When Should Books Be Banned?

When Should Books Be Banned?

How far can you go in a book before people start to react negatively to it, perhaps even to the point of banning it? How far should you go?

These days, the Western world is so obsessed with feeling like they’ve got total freedom of speech that banning a book usually results in an internet outrage and numerous petitions, even if it’s only forbidding it to be taught in schools and not expressly banning it completely. (See: Looking For Alaska, where much of nerdfighteria campaigned to have this decision overruled.)

But in the past there’ve been all sorts of books that have been banned just because they went too far. There’s a ‘Banned Books Week’ where people celebrate these books by reading them. Yet what exactly is too far?

See, nowadays we’ve got horror movies and books with intensely detailed descriptions of gore; we’ve got access to almost anything on the internet, and a result, people are kind of desensitized to reading about violence, let alone sex or controversial social issues. The world has also moved on a lot in terms of civil rights, so books like To Kill A Mockingbird that challenged racism wouldn’t be banned these days, even though they have been in the past.

I don’t think these days that graphic violence or sex are reasons that books are controversial, for the reasons I’ve stated. Yeah, so they might get put in a different section of the library, like Horror instead of General Fiction, but they’re not going to be taken out and burned. So writers, go ahead and include that torture scene you wrote. 

But there are still books that cause issues, and maybe rightly so.

I’m currently studying A Clockwork Orange. Most of you probably know a bit about it, or you’ve read it, or you’ve seen the film. The film itself was incredibly controversial, and the book perhaps more so. However, if you don’t know anything about it, I’ll give you a quick rundown:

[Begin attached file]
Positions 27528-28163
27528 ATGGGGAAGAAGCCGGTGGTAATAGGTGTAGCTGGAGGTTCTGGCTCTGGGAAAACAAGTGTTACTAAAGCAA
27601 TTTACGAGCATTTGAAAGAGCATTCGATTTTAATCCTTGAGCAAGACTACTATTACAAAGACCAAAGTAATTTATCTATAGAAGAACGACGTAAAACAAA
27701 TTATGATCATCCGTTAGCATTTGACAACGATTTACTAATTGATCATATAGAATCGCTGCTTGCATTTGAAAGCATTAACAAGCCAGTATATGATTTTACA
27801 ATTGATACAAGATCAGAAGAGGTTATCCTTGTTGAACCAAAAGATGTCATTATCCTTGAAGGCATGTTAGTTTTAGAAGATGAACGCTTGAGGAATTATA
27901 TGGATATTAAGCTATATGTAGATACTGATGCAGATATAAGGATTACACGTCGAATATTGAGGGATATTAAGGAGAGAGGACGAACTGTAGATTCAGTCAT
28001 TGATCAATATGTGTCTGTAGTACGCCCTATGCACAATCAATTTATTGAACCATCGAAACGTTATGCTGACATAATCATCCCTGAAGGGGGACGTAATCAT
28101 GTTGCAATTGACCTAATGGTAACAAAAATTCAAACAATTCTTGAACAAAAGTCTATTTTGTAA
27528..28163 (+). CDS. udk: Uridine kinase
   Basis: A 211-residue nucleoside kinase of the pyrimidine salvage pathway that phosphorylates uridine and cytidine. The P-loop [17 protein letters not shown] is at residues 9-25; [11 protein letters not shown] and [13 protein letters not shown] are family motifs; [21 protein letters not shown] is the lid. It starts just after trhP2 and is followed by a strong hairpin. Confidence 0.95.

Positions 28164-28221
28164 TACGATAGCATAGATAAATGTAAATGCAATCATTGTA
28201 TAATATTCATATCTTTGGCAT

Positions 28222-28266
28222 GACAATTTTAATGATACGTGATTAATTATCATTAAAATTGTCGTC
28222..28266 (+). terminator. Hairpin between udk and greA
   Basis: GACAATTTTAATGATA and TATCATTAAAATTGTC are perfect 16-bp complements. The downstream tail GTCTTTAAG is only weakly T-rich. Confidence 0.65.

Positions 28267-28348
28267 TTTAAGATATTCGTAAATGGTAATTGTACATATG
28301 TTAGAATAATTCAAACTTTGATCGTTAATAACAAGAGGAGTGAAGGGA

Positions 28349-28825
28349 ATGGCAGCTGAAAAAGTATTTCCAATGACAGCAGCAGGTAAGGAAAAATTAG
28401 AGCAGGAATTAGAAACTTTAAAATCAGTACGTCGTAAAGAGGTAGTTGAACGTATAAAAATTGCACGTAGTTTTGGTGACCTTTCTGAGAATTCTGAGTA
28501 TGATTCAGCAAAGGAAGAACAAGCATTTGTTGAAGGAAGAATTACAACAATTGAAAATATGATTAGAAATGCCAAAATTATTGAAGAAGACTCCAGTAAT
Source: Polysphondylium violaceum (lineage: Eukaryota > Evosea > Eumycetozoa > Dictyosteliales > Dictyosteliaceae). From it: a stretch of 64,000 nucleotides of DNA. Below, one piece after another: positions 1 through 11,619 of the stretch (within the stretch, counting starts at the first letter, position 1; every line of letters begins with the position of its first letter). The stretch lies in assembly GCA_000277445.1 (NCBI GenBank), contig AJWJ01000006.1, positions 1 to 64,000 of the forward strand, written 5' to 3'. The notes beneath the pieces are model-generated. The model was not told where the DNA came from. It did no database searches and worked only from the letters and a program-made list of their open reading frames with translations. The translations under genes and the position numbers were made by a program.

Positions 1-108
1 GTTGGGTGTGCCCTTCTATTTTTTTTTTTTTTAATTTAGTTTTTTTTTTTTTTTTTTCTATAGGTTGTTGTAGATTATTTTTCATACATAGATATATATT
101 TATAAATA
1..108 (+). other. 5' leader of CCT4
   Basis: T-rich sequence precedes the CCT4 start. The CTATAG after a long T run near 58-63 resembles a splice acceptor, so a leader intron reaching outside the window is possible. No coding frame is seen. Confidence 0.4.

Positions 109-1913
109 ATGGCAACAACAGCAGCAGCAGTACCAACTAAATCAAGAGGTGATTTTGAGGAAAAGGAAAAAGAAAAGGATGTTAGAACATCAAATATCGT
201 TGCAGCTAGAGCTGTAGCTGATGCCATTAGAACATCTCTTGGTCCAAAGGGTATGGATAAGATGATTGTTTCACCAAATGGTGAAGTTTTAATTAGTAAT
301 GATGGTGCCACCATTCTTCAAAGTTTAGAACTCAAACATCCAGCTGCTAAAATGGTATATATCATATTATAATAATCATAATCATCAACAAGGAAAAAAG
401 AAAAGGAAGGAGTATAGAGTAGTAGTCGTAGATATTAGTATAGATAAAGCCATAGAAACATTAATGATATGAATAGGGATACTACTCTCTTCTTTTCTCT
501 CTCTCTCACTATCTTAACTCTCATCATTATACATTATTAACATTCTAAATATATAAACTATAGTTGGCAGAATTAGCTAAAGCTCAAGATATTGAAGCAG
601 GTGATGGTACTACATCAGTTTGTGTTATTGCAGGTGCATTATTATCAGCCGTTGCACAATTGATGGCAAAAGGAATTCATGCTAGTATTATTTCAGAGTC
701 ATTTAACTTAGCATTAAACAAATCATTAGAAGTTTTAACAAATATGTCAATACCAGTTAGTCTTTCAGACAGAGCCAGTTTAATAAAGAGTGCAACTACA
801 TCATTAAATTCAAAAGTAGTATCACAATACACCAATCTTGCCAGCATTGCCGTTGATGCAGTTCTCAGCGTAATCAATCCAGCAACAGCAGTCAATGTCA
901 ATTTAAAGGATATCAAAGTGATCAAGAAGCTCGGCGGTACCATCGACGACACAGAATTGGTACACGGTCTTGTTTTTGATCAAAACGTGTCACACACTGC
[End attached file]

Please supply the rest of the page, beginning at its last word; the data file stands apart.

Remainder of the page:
Alex, our narrator and main character, is fifteen at the start of the book. He’s violent, anti-social, and skips school to listen to Beethoven and rape ten year old girls. The entire novel is narrated in first person from his point of view, even during horrific moments of violence, but his use of ‘nadsat’, a slang language spoken by the characters that was invented by Burgess using elements of Russian and Cockney Rhyming Slang, means that as readers, we’re slightly detached from this. It’s quite hard to read at first, but by the end of the book you start to understand Alex’s language.

Do you start to understand Alex, though, as a result? Do you start to see things from his point of view?

It’s generally accepted that this use of language is designed to make us gradually understand Alex’s speech and therefore his perspective, and this is one of the reasons why this book was so controversial. Alex enjoys violence, and sees it as something beautiful. We’re reading it from his point of view, therefore we’re kind of being asked to think of it like that, which can make you feel very uncomfortable after a while.

Are things like this okay?

The YA genre in particular has a lot of responsibility, because many teens are shaped by the books they read and, more widely, the films that are based on them (as these may attract attention from those who don’t enjoy reading, but they’re beyond help anyway). If certain attitudes and behaviours are presented as okay, that’s going to cause some concern among parents and teachers who might just try and stop their teens reading those books, thus ensuring that they do so ;)